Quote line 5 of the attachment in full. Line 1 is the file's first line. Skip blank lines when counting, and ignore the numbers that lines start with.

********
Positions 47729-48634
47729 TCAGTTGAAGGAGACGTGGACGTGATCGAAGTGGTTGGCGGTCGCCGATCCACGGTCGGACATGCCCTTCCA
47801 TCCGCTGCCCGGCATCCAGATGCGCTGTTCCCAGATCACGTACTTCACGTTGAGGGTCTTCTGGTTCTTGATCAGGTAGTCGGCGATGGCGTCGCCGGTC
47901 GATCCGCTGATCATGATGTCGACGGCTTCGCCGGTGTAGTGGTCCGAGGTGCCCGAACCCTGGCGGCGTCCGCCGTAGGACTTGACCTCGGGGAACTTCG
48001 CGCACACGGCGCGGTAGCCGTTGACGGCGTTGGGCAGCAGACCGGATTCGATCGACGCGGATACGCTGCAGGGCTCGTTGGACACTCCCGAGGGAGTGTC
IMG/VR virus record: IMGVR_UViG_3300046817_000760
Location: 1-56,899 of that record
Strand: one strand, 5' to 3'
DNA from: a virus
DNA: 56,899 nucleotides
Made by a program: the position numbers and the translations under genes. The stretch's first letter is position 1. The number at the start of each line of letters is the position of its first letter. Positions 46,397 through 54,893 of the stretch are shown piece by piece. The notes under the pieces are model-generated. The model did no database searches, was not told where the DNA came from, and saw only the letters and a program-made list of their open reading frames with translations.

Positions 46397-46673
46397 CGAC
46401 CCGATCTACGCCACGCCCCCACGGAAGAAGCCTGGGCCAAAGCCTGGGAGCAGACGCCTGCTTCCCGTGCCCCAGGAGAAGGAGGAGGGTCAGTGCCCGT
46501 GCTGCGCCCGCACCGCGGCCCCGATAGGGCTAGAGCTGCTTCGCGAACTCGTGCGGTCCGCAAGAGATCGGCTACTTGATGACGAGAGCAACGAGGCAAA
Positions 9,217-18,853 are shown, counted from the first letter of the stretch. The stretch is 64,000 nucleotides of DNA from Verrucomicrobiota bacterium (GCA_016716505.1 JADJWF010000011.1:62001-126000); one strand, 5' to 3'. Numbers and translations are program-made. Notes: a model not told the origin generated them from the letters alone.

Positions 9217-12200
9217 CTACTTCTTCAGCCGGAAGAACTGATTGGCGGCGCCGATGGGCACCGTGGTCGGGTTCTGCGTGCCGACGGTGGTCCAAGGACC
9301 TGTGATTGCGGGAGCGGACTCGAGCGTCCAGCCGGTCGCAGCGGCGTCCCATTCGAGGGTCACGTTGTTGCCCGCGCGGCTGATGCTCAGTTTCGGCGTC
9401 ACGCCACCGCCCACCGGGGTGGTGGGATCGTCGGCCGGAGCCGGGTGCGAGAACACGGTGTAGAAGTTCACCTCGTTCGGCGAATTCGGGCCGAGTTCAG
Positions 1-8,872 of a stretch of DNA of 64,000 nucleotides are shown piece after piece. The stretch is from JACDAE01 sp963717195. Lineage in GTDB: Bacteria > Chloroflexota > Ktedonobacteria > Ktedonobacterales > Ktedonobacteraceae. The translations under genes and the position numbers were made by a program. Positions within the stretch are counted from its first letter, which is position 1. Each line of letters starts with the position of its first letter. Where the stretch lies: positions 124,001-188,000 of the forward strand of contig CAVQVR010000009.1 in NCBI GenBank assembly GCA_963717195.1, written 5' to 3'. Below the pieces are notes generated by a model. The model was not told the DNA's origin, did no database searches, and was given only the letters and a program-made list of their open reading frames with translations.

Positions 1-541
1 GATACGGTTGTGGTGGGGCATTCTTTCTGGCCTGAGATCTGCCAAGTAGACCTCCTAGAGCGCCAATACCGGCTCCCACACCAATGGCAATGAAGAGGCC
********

48001 CGCACACGGCGCGGTAGCCGTTGACGGCGTTGGGCAGCAGACCGGATTCGATCGACGCGGATACGCTGCAGGGCTCGTTGGACACTCCCGAGGGAGTGTC